Quality: Compliance & Internal Improvement

Quality assurance and quality systems have been around for over fifty years in business and industry, but rather less in higher education, which has resulted in more and more sophisticated QA systems –  but have they resulted in improving the quality of education and training?

Originally following industrial and business models, QA, systems were adapted to try and improve the educational systems and processes. There are justifiable claims that the administration and educational structures have become more user friendly, transparent and efficient, but have the QA systems improved the educational teaching and learning process and achievement?

In developing countries, many have largely adapted QA educational systems from first world countries, but often these were implemented with little concern for the culture and context of the country, thereby producing a less than effective and efficient QA system.

The dominance of quality indicators and targets may also have diverted attention from real improvements in the educational process, due to the nature of meeting externally set quality benchmarks and indicators which have in many ways now lost sight of individual institutional vision and mission commitments. In other words, externally set targets are now setting the agenda for quality assurance in institutions rather than institutions themselves establishing the culture and context of improvements according to their own institutional values and commitments.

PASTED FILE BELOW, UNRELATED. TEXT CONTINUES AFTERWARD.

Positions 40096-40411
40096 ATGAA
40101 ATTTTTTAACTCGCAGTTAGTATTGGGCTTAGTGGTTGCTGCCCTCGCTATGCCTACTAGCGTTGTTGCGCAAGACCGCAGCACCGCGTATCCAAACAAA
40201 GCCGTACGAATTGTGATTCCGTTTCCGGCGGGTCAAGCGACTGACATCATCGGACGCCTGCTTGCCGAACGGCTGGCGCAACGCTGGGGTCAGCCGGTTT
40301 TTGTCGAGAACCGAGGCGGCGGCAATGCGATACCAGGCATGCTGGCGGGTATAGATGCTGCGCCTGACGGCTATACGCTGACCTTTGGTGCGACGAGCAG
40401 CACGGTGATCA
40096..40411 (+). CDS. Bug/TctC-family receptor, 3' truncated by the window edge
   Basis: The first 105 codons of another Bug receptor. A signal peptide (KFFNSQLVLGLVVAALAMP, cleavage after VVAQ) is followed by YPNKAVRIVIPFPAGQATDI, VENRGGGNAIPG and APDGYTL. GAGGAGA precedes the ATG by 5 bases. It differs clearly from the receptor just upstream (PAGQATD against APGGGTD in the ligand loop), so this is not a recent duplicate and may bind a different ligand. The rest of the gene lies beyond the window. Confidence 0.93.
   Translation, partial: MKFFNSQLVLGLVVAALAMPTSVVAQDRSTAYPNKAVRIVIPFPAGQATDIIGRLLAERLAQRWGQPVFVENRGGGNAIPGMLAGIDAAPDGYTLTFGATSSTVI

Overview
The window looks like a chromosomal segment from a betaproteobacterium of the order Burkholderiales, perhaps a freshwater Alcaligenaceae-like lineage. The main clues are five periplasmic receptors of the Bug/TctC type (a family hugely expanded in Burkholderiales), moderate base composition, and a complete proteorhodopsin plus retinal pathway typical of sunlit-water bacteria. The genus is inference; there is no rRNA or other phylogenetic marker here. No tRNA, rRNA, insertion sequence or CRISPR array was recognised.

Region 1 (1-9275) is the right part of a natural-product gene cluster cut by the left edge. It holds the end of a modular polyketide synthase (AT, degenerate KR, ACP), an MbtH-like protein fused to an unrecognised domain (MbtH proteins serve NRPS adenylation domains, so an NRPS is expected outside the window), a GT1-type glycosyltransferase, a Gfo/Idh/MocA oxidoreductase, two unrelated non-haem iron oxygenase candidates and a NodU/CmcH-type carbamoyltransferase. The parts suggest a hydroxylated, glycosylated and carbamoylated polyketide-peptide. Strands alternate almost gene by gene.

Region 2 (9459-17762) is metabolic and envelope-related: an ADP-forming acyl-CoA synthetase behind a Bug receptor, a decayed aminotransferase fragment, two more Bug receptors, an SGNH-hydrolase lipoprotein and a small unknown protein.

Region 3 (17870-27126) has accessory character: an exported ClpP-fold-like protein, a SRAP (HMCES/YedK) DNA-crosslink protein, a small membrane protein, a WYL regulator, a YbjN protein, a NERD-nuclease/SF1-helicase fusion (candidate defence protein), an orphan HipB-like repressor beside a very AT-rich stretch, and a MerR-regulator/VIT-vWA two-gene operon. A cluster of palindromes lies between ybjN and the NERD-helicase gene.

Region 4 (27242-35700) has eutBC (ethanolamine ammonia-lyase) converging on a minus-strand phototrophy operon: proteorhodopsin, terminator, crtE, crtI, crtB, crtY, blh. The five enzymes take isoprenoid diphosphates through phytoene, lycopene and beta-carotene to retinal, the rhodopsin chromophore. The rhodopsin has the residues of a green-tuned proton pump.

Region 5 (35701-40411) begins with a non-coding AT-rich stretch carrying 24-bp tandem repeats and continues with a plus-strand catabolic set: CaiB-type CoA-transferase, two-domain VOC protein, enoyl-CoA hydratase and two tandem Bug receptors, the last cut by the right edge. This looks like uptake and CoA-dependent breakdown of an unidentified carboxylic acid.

How can we create a balance between compliance and internal improvement? What are the challenges in higher education that we now face in the Arab world and worldwide? Qualification frameworks, institutional accreditations and university world ranking all have value but do they take our eyes off the real purpose of education and training and the process of turning our institutions into ‘Simply the Best’ in our terms, culture and context.

Ta’seel, through its capacity-building workshops, will respond to these questions and start a dialogue that may change the focus of our current quality assurance processes to a more meaningful, culturally appropriate approach that could revolutionise our current practice and restore institutional and academic independence whilst still satisfying external requirements.

Contributed by Dr Ian Morris, March 2017